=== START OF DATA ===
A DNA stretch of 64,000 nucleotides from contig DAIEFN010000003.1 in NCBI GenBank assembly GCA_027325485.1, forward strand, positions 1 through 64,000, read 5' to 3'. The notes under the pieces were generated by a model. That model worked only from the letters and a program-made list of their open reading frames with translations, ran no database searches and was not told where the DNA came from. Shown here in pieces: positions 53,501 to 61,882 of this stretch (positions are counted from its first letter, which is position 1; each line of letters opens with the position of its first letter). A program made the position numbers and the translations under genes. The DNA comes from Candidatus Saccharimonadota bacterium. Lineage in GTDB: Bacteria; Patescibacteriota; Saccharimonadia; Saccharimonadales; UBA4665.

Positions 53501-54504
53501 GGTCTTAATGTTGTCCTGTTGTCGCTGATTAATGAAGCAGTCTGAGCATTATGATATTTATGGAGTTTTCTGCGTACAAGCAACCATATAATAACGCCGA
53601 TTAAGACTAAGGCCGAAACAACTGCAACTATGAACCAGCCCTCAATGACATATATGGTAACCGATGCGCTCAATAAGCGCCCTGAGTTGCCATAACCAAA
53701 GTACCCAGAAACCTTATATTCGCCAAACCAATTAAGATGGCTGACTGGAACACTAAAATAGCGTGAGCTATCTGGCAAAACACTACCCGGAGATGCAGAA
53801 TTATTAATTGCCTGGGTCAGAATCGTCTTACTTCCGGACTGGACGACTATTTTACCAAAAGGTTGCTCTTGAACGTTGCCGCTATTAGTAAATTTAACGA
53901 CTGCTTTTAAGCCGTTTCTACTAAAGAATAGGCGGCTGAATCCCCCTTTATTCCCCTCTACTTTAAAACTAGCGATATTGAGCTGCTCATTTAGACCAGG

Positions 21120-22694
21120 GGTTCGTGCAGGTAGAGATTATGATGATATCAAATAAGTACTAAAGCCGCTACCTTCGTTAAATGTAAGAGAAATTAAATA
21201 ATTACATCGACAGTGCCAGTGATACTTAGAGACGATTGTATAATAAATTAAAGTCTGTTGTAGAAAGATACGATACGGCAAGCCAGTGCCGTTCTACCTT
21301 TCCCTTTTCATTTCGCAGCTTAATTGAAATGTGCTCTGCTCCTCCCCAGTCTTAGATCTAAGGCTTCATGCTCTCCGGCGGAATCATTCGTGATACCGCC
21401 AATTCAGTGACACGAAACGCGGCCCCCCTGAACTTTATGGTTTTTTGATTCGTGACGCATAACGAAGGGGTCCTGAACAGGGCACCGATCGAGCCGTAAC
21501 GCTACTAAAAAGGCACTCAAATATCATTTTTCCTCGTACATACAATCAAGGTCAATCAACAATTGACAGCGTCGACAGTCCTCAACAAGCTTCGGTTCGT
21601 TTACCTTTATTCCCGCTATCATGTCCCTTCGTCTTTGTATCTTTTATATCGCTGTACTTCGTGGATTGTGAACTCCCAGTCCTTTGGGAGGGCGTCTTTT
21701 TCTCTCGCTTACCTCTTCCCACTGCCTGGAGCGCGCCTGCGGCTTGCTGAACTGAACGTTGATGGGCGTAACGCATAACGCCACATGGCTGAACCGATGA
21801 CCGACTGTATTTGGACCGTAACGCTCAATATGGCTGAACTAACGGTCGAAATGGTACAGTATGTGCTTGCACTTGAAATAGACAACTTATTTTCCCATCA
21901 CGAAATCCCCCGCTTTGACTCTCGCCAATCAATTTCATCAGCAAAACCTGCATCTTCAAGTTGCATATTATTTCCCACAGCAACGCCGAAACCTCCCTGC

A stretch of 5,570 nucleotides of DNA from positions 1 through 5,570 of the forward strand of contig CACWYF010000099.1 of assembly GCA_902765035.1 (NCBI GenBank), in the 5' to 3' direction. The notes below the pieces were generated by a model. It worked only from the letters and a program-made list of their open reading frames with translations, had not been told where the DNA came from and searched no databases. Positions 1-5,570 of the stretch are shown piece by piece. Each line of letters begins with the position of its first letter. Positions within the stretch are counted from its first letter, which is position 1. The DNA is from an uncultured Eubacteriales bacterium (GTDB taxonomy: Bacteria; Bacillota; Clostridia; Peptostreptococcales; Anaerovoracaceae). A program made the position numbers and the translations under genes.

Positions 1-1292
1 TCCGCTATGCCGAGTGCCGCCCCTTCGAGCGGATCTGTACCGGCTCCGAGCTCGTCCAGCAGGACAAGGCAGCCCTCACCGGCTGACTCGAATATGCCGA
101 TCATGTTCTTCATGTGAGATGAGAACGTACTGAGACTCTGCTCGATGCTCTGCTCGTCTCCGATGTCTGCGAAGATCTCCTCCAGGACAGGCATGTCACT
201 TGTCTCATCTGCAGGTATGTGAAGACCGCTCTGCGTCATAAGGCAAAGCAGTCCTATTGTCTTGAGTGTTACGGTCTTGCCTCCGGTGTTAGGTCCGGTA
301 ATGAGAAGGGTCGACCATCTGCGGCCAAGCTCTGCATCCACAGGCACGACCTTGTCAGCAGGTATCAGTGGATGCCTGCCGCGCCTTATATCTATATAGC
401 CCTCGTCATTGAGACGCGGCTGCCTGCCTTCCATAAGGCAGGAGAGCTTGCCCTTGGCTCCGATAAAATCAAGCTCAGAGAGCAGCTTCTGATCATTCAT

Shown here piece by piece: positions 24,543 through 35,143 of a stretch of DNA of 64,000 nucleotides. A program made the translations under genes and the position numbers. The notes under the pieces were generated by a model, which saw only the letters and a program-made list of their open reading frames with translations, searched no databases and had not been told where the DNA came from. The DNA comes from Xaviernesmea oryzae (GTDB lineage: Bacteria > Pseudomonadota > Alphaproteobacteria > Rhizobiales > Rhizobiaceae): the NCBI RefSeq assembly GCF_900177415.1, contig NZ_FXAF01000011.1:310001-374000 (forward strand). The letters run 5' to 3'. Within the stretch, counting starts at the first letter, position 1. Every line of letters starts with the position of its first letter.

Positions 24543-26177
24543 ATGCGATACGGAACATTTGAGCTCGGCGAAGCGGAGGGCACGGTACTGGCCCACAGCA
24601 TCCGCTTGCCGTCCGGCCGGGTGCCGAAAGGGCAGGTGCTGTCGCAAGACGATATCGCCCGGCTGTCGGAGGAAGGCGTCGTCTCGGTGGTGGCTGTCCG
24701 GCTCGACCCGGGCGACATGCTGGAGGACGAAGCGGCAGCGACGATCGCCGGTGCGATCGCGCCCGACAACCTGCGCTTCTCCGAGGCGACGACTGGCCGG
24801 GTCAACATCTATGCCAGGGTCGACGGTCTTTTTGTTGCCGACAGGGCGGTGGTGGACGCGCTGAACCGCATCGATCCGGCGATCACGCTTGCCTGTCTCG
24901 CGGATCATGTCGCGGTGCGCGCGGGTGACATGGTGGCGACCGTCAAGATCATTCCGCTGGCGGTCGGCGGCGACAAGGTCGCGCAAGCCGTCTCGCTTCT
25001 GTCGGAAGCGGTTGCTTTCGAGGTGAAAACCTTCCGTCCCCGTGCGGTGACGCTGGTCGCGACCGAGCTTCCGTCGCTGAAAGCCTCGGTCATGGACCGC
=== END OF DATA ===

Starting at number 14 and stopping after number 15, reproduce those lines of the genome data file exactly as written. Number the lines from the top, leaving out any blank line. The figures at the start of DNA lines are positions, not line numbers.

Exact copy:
21601 TTACCTTTATTCCCGCTATCATGTCCCTTCGTCTTTGTATCTTTTATATCGCTGTACTTCGTGGATTGTGAACTCCCAGTCCTTTGGGAGGGCGTCTTTT
21701 TCTCTCGCTTACCTCTTCCCACTGCCTGGAGCGCGCCTGCGGCTTGCTGAACTGAACGTTGATGGGCGTAACGCATAACGCCACATGGCTGAACCGATGA